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On the alleged partnership between NSA and Google (NASDAQ:GOOG).

This AFP piece is reinforcing the widely-held opinion that Google is an evil corporation, one who seeks to violate your privacy. This time, they are implicated in sharing user data with the NSA. And I'd like to demonstrate why that's inaccurate.

Let's start with some excerpts pertaining to this alleged "partnership," or "alliance," between the NSA and Google, as the AFP refers to it.

The appeals court agreed that the NSA can reject the request, and does not even have to confirm whether it has any arrangement with the Internet giant.

"Any information pertaining to the relationship between Google and NSA would reveal protected information about NSA's implementation of its information assurance mission," Judge Janice Rogers Brown wrote in the appeals opinion.

…Privacy advocates already critical of Google policies regarding saving user data and targeting ads to match online behavior patterns fear that an alliance with the spy network could put private information at risk.

Reactions along the lines of Oh my god! Google's in bed with the NSA and spying on Americans!, are understandable.

That's because important details have been left out, and others have been spun. The AFP hints at, briefly, but makes no effort to explain critical details of the case. Such as, how did this whole thing start?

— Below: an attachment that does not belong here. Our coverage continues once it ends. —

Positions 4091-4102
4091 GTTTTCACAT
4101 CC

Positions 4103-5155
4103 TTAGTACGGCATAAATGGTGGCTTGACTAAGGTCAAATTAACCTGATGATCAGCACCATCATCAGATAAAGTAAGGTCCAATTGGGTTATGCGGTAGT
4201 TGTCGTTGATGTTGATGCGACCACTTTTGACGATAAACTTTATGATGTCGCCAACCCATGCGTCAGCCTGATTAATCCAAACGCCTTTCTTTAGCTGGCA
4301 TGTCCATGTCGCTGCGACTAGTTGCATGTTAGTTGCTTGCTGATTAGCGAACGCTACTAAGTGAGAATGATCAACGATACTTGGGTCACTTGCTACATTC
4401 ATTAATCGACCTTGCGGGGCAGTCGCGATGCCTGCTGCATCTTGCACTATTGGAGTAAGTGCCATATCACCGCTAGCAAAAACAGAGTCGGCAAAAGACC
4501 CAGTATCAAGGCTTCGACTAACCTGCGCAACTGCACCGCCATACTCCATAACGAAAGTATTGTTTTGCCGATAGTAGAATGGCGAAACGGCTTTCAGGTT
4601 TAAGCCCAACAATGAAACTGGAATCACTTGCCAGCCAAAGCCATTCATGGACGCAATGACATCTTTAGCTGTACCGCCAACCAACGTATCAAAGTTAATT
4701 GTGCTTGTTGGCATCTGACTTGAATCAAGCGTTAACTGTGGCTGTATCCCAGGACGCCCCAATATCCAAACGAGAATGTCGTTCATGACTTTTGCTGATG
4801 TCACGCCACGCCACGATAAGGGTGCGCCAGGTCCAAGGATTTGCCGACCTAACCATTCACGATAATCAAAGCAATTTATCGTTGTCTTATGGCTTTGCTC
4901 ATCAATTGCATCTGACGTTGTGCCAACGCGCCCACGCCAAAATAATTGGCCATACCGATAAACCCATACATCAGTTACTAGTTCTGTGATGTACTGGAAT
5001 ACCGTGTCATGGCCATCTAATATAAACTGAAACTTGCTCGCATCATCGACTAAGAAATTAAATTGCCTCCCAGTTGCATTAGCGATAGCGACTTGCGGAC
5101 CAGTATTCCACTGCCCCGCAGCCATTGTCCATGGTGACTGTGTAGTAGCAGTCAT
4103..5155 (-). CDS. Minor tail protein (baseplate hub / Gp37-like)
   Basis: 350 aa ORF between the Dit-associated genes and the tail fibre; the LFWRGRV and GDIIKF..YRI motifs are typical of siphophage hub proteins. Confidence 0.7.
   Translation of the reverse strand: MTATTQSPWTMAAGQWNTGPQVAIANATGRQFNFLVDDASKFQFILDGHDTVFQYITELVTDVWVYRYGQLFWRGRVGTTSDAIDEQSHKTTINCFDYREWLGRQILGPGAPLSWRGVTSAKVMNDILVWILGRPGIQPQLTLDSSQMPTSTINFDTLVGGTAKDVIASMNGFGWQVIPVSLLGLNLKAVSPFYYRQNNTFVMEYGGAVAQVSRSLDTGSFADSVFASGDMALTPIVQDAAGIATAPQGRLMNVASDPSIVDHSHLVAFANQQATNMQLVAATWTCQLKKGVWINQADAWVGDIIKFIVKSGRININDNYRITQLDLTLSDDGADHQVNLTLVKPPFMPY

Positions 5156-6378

The appeals court agreed that the NSA can reject the request, and does not even have to confirm whether it has any arrangement with the Internet giant.

"Any information pertaining to the relationship between Google and NSA would reveal protected information about NSA's implementation of its information assurance mission," Judge Janice Rogers Brown wrote in the appeals opinion.

The non-profit Electronic Privacy Information Center (EPIC) filed a formal request to make public documents related to the dealings, and said much of the information had already been in news media.

The request stemmed from a January 2010 cyber attack on Google that primarily targeted the Gmail email accounts of Chinese human rights activists.